News 8 Eye Piece: Axe Cutting

Time to shred some tunes!

A guitar is more than just a piece of wood with strings to its owner. It becomes part of the family.

And, when that family member gets injured, it can take a lot of effort to get it back into working order.

In this week’s Eye, Photographer John Schmidt introduces us to Carl Meine, one of the luthiers at Dave’s Guitar Shop.

He’s repairing a 1960s Gibson Thunderbird.  It took Carl about 12 hours over the course of a couple of weeks to complete the repair.

“With all repairs, the goal is to make it so it doesn’t look like it was repaired or get as close to that as you humanly can,” Meine said.

“This guitar had a broken headstock, so it had been repaired once and the prior repair came open again. So right now, what’s going on is the two surfaces that should be glued together aren’t and they’re contaminated with the glue from the last job.

“You can’t really rely on a contaminated glue joint, so today what I’ll have to do is cut away all of the damaged area, the part with the contaminated glue joint, and replace it with a new piece of mahogany.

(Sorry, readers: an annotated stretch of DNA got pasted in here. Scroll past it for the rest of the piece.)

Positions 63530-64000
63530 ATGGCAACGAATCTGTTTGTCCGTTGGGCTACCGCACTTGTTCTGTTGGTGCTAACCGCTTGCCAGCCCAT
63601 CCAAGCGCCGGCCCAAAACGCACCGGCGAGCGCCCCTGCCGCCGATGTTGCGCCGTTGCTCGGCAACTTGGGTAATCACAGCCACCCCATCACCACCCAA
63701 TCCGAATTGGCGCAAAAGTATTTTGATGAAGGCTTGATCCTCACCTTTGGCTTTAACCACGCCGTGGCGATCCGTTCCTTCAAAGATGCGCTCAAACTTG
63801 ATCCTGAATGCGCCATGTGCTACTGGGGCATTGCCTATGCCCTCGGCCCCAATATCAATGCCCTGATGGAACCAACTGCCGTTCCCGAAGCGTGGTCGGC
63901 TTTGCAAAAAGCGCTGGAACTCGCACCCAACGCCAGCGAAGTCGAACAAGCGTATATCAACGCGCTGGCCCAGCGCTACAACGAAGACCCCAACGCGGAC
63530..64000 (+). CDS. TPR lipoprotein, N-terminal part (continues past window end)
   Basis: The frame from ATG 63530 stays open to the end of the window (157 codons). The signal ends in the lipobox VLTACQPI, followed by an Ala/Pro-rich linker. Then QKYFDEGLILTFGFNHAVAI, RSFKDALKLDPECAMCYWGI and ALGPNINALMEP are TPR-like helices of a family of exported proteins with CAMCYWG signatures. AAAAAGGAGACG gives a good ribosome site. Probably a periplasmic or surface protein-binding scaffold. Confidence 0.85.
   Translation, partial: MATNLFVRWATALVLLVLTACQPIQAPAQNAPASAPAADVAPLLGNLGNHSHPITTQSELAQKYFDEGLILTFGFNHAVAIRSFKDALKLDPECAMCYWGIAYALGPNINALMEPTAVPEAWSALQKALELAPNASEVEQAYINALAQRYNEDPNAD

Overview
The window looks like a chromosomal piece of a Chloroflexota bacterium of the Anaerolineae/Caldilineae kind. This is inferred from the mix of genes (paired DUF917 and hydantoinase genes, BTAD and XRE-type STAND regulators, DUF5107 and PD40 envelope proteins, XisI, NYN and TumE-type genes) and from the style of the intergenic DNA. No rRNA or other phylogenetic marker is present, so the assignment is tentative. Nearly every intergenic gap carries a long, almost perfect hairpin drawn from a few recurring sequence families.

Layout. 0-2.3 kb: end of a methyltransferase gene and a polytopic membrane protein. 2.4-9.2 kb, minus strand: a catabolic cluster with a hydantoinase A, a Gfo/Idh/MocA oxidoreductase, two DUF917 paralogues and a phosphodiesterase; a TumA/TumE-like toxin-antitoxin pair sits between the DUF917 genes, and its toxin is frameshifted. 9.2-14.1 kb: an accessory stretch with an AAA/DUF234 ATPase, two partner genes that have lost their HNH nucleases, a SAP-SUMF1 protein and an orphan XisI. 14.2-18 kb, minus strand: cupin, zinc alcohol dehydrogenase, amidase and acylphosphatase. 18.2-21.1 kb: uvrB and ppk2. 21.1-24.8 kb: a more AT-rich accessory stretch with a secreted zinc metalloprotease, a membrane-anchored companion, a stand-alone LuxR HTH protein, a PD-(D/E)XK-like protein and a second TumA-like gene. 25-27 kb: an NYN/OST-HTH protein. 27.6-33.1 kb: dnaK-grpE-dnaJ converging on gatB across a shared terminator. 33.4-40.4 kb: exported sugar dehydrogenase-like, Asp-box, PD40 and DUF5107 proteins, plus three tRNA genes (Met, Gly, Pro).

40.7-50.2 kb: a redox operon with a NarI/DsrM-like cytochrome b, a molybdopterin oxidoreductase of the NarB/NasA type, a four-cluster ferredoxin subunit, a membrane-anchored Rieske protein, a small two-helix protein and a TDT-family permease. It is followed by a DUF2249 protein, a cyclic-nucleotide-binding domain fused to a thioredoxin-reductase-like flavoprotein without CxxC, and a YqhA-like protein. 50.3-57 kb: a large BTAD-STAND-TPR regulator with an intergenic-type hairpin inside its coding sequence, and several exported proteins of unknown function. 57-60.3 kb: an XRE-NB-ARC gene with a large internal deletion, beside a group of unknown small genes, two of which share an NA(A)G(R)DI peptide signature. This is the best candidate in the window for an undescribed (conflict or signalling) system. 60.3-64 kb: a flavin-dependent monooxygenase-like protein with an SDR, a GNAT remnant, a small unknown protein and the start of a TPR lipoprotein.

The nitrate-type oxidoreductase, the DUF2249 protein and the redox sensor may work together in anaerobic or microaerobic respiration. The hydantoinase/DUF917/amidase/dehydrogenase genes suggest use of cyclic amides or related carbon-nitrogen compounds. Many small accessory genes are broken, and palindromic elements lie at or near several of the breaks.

“The headstock is pretty integral to the structure of it. If the headstock is loose, then the strings are pulling up on it and everything is flimsy and it won’t stay in tune. And, if you let that go longer, the headstock could snap completely off.

“So, when we fit this new piece, we’ll fit it as snug as possible. And, once that’s in place, I’ll let it sit overnight and tomorrow I’ll come through and shave everything down so that it’s lined up with all the original contours.

“And then we’ll find a color that’s similar to the burst that’s in the neck joint and then we’ll spray over that and do color. Then we’ll do a few coats of clear and kind of blend everything together.

And that should hide all of the cracks and when you’re done, you shouldn’t be able to see anything.”